–When I read the sabbath moment this morning, I thought of this Sunday morning comic from 2021 Atlanta Journal/Constitution: it’s the Mutts cartoon. Thought you would appreciate it as I do! I love gardening. I’ve read your soul gardening. Now, I want to make my own garden into a sanctuary garden. I have butterflies, humming birds, and bluebirds, golden finches, red cardinals; a wild green parrot… to name a few. I also have wild mallards and white ducks who come everyday to my backyard sun-room door quacking for corn; and dahlias and other Perennials I cut for the neighbors; and two chairs over looking the tomato garden and lake, that a friend gave me. I do believe there is something spiritual about dirt under my fingernails as well dirt in between my toes and toenails! How I can tell others “how do I know?” Cause Terry Hershey said so!” Thanks Terry! Joy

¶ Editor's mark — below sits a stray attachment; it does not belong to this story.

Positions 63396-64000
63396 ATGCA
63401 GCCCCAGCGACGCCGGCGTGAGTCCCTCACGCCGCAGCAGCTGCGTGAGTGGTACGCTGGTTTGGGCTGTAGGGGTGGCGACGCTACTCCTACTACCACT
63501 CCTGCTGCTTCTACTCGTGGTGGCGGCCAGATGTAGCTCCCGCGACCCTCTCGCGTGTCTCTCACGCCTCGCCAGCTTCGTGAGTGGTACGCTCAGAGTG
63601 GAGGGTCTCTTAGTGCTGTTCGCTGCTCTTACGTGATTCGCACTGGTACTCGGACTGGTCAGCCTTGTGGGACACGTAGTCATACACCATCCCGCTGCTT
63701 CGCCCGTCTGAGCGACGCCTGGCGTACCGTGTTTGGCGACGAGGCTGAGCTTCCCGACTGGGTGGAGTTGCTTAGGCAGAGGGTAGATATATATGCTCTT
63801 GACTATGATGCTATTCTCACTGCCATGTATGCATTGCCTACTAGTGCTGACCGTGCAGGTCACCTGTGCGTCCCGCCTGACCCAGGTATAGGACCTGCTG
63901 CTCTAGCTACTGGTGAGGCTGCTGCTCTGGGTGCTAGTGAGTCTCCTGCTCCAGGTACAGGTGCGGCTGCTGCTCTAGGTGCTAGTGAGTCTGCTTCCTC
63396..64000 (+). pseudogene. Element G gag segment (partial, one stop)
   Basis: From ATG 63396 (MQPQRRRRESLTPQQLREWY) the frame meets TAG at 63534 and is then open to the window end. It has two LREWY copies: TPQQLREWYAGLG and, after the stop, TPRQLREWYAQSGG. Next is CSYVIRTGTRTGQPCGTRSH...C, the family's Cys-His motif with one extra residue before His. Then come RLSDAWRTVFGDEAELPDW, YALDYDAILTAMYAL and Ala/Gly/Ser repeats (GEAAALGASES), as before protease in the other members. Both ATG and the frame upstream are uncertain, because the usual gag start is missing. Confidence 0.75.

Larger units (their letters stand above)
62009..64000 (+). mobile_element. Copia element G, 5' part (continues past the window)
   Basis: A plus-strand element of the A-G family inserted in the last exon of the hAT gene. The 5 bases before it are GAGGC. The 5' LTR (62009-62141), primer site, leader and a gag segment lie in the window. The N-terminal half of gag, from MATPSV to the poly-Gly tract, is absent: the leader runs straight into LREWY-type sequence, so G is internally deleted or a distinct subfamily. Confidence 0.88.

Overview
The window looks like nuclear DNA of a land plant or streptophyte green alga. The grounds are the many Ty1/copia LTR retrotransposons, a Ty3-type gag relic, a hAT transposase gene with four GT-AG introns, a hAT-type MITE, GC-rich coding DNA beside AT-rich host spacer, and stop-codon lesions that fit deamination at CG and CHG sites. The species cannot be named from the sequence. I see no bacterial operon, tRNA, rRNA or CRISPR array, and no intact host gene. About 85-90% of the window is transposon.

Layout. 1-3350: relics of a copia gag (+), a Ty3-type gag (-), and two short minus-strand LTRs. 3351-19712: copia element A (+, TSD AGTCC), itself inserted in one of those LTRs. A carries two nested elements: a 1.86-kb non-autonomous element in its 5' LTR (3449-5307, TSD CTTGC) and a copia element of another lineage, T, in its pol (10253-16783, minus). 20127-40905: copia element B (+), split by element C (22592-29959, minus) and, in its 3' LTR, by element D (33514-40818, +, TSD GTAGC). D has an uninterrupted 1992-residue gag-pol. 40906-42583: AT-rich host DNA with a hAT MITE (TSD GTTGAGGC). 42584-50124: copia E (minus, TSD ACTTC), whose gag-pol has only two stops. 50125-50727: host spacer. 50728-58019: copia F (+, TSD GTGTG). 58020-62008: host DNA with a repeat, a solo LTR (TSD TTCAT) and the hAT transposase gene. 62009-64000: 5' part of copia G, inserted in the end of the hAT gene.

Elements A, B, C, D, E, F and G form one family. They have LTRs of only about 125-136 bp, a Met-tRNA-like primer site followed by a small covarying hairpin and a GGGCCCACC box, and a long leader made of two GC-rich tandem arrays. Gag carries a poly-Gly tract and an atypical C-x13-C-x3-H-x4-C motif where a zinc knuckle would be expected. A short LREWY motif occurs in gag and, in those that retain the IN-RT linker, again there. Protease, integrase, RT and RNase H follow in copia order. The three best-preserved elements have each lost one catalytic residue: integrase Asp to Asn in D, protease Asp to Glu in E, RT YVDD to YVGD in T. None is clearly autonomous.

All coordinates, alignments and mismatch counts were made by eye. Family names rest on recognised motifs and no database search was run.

–Love this Terry. I’m enjoying your A Place For Sanctuary. Daily Dose. It really touched my heart. Thank you very much! Coleen
–Hi, Terry, I looked at that picture and said “WOW”.  Thanks for sharing! Love the thoughts & inspiration from today’s SM. Of course, all of them are great. So needed some days more than others. God bless, Sue
–Hi Terry, You and Fr. Mike Schmitz must be on the same page. Give a listen to his last Sunday homily. Talked about being in the present moment. Love reading your sabbath moments each day. They are a blessing to me. Thank you. Katie


May the grace of God
break through the clouds of your life
like a warm setting sun,
reminding you that no matter
how dark your day may have been,
God has not abandoned you.
May hope stir
in your heart with the dawn,
giving you courage
to step into another day.
Malcolm Duncan
From More Niteblessings

Come, My Light
Come, my Light,
and illumine my darkness.
Come, my Life,
and revive me from death.
Come, my Physician,
and heal my wounds.
Come Flame of divine love,
and burn up the thorns of my sins,
kindling my heart
with the flame of thy love.
Dimitrii of Rostov